Ex-NSA Employee Receives Nearly 22-Year Prison Sentence for Selling Classified Information to Undercover FBI Agent

A former employee of the National Security Agency (NSA) was given a prison sentence of nearly 22 years on Monday. This individual had sold classified information to an undercover FBI agent, who he believed was a Russian official. The prosecution had asked for this specific penalty.

U.S. District Judge Raymond Moore deemed the 262-month sentence for Jareh Sebastian Dalke, 32, as an act of “mercy,” acknowledging the calculated nature of his actions to secure a job at the NSA for the purpose of selling national security secrets.

“This act was extremely obvious. It was bold and, in my opinion, it was intentional. It felt like a betrayal, and it was as close to treason as one can possibly get,” commented Moore.

Dalke’s attorneys requested a 14-year prison sentence for the Army veteran, who had pleaded guilty to espionage charges in a deal with prosecutors. They argued that the information he sold in 2022 did not fall into the hands of enemies and cause any harm.

Assistant federal public defender David Kraut made a case for a reduced sentence, highlighting Dalke’s history of a traumatic brain injury, multiple suicide attempts, and childhood trauma involving domestic violence and substance abuse. Kraut emphasized that research has established a correlation between such childhood trauma and an increased likelihood of engaging in risky behavior in the future.

Dalke later revealed to Moore that he experienced a deep sense of remorse and shame. He acknowledged that he too had battled with conditions such as PTSD, bipolar disorder, and obsessive-compulsive disorder.

Dalke denied being motivated by ideology or earning money by agreeing to sell the secrets. He also hinted that he may have had a notion that he was actually communicating with law enforcement, but he was drawn to the excitement of the situation.

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Moore expressed doubts about Dalke’s assertions regarding his conditions, as the defense failed to present any expert opinions or hospital records to support their claims.

Dalke, a former NSA employee, expressed his desire to “cause change” and questioned the United States’ impact on the world, as stated in court documents. Additionally, he confessed to being burdened by a debt of $237,000. Furthermore, Dalke claimed that his decision to collaborate with Russia was influenced by his heritage, which holds a connection to the country.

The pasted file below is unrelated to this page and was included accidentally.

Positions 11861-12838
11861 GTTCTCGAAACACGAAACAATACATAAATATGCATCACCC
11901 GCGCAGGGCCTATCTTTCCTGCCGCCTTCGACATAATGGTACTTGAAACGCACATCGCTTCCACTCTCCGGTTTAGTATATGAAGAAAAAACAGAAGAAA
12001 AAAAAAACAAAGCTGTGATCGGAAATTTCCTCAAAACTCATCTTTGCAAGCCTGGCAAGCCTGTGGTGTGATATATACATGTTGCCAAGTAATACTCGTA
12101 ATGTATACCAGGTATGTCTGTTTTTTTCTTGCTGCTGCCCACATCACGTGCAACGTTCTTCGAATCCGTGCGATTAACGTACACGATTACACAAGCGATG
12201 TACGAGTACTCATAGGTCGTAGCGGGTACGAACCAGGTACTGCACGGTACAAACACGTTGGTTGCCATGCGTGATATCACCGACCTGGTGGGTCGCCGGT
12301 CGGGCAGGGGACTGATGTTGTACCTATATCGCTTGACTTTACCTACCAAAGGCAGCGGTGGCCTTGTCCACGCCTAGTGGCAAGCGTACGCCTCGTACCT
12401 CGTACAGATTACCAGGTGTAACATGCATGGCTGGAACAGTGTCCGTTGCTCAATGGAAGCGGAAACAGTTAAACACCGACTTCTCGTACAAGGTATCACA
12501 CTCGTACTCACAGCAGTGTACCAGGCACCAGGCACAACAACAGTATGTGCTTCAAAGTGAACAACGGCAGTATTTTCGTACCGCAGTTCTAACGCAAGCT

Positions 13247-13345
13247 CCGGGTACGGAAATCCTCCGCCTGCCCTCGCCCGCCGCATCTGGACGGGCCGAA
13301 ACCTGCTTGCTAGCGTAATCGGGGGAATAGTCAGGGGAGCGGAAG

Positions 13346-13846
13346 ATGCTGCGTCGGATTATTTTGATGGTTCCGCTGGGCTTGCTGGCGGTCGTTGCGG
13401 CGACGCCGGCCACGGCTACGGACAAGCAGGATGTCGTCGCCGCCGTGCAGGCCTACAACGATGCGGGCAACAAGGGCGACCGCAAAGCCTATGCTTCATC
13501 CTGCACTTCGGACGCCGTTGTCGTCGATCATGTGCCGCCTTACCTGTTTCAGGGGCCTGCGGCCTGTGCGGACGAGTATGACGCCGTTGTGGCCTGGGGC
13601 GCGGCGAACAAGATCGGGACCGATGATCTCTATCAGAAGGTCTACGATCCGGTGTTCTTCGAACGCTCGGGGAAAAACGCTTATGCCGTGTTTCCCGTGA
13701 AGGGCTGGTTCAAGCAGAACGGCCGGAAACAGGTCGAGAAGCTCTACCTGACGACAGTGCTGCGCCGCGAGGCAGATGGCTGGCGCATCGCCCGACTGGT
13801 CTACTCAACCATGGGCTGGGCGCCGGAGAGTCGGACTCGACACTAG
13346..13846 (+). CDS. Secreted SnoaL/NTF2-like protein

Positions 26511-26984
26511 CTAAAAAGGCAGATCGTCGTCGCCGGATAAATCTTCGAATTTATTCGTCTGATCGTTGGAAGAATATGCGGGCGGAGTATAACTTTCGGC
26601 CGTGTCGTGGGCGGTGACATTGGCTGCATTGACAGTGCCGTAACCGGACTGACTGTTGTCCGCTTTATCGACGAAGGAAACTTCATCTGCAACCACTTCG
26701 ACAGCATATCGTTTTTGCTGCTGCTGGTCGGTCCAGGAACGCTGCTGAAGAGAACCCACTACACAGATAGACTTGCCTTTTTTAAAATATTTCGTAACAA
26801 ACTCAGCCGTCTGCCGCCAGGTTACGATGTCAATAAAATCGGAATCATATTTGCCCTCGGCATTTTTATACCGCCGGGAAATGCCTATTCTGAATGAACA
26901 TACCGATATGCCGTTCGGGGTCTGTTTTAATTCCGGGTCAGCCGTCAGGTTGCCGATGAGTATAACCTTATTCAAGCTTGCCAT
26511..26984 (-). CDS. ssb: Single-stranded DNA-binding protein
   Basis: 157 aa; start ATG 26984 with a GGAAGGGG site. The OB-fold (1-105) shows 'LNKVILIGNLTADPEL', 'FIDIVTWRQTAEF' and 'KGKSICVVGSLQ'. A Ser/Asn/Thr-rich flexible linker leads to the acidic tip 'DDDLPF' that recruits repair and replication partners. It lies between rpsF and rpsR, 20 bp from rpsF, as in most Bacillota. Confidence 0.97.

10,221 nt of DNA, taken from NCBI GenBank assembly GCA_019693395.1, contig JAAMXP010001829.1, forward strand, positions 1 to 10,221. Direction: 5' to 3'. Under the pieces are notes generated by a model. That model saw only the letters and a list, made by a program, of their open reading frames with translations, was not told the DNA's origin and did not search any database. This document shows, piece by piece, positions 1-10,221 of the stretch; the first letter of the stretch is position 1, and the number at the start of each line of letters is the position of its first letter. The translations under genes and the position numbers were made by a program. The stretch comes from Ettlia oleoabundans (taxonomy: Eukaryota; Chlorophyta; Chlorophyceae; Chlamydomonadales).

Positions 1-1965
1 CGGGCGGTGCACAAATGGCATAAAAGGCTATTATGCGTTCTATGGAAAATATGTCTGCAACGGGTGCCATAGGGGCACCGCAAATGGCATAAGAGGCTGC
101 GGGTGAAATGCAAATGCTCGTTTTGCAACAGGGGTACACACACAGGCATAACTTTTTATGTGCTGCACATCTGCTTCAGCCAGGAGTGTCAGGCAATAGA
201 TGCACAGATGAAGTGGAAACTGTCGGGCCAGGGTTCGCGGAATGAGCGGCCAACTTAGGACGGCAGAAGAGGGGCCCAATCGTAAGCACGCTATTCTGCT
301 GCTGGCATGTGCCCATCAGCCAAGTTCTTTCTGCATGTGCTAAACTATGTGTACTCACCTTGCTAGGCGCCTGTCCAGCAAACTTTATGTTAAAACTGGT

According to the plea deal, Dalke initially received $16,499 in cryptocurrency for providing the agent with excerpts of certain documents as a demonstration of what he possessed. Subsequently, he offered to sell the remaining information for $85,000. Prosecutors argue that this amount is approximately equivalent to his annual earnings at the NSA.

On September 28, 2022, the agent instructed him to head to the downtown train station in Denver. Within a specific four-hour timeframe, Dalke brought his laptop and utilized a secure digital connection to send the documents. As part of the plea deal, it was revealed that Dalke also sent a thank you letter in Russian, expressing his anticipation for a mutually beneficial friendship. However, shortly after transferring all the files, FBI agents apprehended him.

The indictment states that Dalke intended to share information with Russia, which involved assessing the military offensive capabilities of an undisclosed country. Additionally, the information included details about sensitive U.S. defense capabilities, specifically pertaining to the aforementioned foreign country.

FBI Special Agent in Charge Mark Michalek, speaking outside court after the hearing, emphasized that he could not disclose the specific contents of the documents. However, he emphasized that Dalke was well aware of the potential risks they presented.

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According to Michalek, it was clear that the release of those documents would pose an extremely serious threat to the national security of the United States. This statement was made during a joint press conference with U.S. Attorney for Colorado, Cole Finegan.

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